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New Microscopy Approach Enables Fast 3-D Imaging in the Live Fruit Fly Brain

So-called AO-VAST microscopy monitors neural signals over larger volumes more rapidly than the standard approach.

By
Janelle Weaver, Contributor
Wednesday, October 18, 2017

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Recording how cells in the brain of an organism pass signals to each other can help researchers understand the neural underpinnings of behavior. But it has remained challenging to quickly image such neural activity over large volumes of tissue inside the live brain.

In a study published Sept. 7 in the journal Biomedical Optics Express, Martin Booth and colleagues at the University of Oxford introduced a microscopy approach that is optimized for rapidly monitoring neural signals over continuous volumes in the intact fruit fly brain. The technique, called adaptive optics-based volumetric activity sensing two-photon (AO-VAST) microscopy, achieves high-speed volume imaging through the reduction of spatial resolution.

The resolution of a standard two-photon microscope (about 0.5 μm) is smaller than some neurons. For example, the cell bodies of specialized neurons called Kenyon cells, which are found in fruit fly and some other invertebrates’ brains, are up to 5 μm wide. So, the researchers could reduce their microscope’s spatial resolution while still achieving close to single-cell resolution.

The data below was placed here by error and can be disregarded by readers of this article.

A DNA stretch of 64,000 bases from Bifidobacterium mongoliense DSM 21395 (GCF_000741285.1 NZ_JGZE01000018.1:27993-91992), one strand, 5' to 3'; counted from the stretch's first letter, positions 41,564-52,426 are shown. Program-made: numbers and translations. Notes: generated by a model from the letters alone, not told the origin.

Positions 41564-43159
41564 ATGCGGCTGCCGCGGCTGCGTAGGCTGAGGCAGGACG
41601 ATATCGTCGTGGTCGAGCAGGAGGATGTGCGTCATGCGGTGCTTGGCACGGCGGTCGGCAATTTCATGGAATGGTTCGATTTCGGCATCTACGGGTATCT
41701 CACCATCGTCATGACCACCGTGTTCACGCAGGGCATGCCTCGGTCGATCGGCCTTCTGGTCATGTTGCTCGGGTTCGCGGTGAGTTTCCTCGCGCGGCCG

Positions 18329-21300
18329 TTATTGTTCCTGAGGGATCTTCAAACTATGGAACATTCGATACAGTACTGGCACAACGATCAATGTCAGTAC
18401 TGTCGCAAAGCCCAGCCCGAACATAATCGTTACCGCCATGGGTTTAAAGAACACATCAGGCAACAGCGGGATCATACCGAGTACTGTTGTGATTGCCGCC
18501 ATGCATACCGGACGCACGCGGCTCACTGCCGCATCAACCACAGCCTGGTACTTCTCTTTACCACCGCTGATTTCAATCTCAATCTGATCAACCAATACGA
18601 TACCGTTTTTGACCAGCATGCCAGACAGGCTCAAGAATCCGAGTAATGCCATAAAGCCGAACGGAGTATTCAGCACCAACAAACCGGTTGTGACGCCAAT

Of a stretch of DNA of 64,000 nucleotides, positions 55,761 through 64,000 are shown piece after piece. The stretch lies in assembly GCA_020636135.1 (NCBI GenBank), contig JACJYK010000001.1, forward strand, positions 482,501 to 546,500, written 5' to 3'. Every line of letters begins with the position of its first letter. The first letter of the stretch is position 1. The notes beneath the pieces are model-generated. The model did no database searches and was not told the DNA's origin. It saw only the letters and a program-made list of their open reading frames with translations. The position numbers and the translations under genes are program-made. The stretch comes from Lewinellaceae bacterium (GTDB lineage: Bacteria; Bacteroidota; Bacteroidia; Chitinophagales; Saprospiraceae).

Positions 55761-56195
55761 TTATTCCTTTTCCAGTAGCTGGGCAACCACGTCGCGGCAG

The resulting optical sections are thicker than the sections that can be captured with standard two-photon microscopes, so fewer images and less time are needed to cover the whole volume. The optical system itself is capable of imaging 100 volumes per second.

The researchers used AO-VAST microscopy to record how Kenyon cells in fruit flies that were awake responded to odors. They imaged a volume of 50 × 80 × 20 μm, consisting of a set of 5 slices (each about 5 μm thick) separated by 5 μm. The fast sensing method reproducibly captured the responses of cell groups that responded to different odor stimuli. Moreover, the approach avoids the loss of data due to the motion of live specimens. According to the authors, the compact footprint of the system means it could be easily added to commercial two-photon microscopes when researchers want to quickly image large volumes.